Have you ever come across a candidate who doesn’t understand why they should work with a recruiter as a complement to their own job search efforts? I work with midlevel clinicians and more frequently than expected, – I am asked, “Why is [the company] working with you to fill this opening?” My answer is always,“My client wants the top talent the market has to offer and I happen to be really good at doing that.” There’s not really a counter for that statement and it gives the candidate a sense of comfort and security that they’re in the right hands. But sometimes you have to give them the full spiel of why it’s valuable to have a recruiter in your corner. Here it is.
There are many different avenues a job seeker can take when looking for a new work opportunity. Most commonly used are internet job boards. This seems like the most seamless and confidential way to apply to positions – which it can be; however it also can be a black hole. Have you ever applied to a job posting and never heard anything back? It happens a lot. It’s frustrating when you spend time going through these sometimes lengthy application processes and never know if it was ever even viewed. I know that’s my biggest pet peeve. Did the hiring manager even look at my resume? Do I need to apply again? Was there something wrong with work experience? Did I miss some key words? Why didn’t I get their attention? These are all questions you might ask yourself when dead air is all you get on the other end.
This feeling of uncertainty and disappointment is why working with a “pro” or a recruitment specialist is beneficial. The first benefit is that there’s actually someone there – a point of contact that you can reach out and touch – and ask questions to. It’s comforting to know that you’re working with a person who has some sort of responsibility to you, if they agree to assist you with your job search. Second – it’s in the recruiter’s best interest to place you in a great position. Recruiters make money based upon their job performance and that’s mainly judged by how many people they place. And, a productive recruiter won’t just place you in any old position – but in an amazing position. They want you to love and stay in your position so that they can develop trust and reputability with you and the company that hired you. Their goal is to get the hiring manager to come back for more talent and they want you to share your experience with your network, in hopes they can work with some of your connections too. Word of mouth is still one of the most powerful forms of advertisement.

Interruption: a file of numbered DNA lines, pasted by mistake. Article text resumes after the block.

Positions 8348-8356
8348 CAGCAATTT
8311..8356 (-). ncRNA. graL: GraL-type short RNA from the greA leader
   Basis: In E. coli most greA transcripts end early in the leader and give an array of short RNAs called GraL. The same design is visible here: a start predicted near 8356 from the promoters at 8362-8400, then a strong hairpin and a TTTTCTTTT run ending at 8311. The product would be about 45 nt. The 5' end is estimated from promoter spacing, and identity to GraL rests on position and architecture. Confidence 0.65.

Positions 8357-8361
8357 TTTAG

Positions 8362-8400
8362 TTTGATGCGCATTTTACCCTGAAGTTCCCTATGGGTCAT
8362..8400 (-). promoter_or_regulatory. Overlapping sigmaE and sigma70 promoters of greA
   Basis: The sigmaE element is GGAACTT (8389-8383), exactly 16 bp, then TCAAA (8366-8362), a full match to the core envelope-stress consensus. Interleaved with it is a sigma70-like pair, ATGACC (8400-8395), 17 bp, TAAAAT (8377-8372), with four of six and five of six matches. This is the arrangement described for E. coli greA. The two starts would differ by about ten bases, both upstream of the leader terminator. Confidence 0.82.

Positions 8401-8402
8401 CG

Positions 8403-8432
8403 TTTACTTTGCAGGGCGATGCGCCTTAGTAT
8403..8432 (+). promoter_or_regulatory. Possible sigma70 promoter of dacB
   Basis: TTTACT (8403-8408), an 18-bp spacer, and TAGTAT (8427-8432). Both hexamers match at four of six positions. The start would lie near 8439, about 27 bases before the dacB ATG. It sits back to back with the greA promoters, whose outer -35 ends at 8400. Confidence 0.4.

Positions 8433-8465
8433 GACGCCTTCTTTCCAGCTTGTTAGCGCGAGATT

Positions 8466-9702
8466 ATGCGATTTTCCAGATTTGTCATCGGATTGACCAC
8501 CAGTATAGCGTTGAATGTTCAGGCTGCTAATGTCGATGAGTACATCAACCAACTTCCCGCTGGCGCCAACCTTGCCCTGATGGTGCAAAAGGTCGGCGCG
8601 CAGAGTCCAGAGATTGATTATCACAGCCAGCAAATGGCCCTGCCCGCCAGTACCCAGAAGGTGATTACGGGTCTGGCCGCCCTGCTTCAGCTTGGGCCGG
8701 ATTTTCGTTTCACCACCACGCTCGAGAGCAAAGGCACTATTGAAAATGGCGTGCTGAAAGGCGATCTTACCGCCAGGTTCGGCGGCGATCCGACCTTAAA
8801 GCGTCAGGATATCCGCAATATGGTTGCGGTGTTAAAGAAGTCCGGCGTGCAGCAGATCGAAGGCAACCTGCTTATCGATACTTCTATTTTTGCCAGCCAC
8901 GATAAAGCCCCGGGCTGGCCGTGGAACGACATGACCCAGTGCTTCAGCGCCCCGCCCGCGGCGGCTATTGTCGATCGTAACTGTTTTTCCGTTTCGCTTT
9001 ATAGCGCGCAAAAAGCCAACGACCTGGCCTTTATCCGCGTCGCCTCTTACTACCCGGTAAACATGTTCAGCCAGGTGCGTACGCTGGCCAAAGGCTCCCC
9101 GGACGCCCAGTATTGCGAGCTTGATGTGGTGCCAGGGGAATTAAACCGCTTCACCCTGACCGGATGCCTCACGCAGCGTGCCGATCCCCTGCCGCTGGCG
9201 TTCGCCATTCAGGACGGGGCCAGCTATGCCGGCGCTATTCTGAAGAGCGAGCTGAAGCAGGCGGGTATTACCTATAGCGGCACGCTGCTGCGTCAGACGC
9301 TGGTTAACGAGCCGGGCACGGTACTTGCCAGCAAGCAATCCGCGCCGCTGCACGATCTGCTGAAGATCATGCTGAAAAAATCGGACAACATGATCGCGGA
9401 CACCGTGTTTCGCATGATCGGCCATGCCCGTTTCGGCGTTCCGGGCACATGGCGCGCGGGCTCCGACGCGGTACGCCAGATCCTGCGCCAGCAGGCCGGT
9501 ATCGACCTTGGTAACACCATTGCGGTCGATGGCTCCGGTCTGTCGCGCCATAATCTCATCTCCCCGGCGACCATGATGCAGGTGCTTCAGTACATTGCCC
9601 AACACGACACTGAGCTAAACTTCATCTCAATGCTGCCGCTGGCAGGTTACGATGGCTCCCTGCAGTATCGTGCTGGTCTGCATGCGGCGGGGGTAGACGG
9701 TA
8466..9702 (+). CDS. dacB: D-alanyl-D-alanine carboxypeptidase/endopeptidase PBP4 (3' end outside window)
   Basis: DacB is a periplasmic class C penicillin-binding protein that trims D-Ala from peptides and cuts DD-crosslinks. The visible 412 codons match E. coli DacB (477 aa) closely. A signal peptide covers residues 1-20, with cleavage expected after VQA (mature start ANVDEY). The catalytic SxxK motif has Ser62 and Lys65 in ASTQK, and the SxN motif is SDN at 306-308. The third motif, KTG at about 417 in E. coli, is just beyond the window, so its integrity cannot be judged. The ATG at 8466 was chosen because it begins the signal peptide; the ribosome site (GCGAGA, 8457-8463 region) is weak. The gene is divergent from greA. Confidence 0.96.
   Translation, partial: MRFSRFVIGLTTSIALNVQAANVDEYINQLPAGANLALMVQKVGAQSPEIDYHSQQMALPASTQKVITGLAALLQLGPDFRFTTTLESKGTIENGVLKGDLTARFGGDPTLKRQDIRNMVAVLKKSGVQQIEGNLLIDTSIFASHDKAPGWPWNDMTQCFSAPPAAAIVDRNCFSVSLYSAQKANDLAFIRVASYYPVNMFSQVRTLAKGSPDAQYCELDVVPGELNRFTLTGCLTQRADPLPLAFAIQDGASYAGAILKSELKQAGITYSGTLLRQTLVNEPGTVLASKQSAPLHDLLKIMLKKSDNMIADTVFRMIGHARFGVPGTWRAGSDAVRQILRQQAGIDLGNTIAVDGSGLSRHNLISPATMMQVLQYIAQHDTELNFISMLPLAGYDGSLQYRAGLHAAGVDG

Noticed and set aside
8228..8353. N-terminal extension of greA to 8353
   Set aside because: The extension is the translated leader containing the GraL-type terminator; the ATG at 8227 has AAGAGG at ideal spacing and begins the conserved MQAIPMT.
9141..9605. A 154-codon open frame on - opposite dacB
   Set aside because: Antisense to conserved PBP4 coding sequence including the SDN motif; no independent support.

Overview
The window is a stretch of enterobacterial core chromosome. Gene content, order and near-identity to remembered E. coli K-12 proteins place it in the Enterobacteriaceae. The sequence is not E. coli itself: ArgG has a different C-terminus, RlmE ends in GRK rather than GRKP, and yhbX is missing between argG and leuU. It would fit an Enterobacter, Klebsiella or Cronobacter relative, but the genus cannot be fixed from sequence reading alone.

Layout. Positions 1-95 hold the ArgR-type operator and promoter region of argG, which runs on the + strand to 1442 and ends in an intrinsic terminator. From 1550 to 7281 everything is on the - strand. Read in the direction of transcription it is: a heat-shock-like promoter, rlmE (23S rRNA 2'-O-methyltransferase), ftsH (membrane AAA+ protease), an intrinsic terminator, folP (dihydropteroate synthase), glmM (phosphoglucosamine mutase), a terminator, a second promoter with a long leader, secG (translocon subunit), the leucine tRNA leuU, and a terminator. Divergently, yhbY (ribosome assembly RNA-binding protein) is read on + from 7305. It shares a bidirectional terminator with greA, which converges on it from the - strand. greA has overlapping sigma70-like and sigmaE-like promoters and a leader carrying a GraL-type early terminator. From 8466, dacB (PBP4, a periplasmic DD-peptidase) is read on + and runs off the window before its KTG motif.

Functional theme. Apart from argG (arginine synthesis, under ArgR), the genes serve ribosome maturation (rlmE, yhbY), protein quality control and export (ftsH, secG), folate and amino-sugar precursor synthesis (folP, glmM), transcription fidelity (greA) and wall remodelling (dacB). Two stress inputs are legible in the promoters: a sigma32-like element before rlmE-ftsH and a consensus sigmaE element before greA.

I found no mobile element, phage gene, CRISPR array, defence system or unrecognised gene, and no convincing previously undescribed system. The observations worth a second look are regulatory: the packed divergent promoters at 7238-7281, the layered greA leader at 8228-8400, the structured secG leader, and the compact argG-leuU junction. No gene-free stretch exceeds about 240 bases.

The other advantages of working with a recruiter are that they have access to key people within a hiring organization and if they don’t – they have tactics to get to those people on your behalf. Like stated before – the recruiter wants you to get the job so they’ll pretty much do whatever it takes to get you in front of the hiring manager. Let the recruiter stalk and bother HR for status updates on your application. That’s usually the most humiliating part for a job seeker anyway. This way – you just get tagged in when the important stuff happens – i.e. interview time.
Plus recruiters will often be very realistic with you. A hiring manager probably won’t tell you that your outfit was horrendous – but a recruiter will. A recruiter should be like a career coach if they really love their job and seeing results. They will tell you exactly what attire you should wear, prepare you for the questions the hiring manager might ask, challenge your answers so you have a way out if backed into a corner and give you insider information that might not be easily available via Google query. A phenomenal recruiter will touch upon everything that might have an effect on the impression you make. It’s like an athlete having an agent or a celebrity having a manager – you expect those people to put you in the best light possible because it directly effects their success. And a recruiter will do just that because they want you to succeed.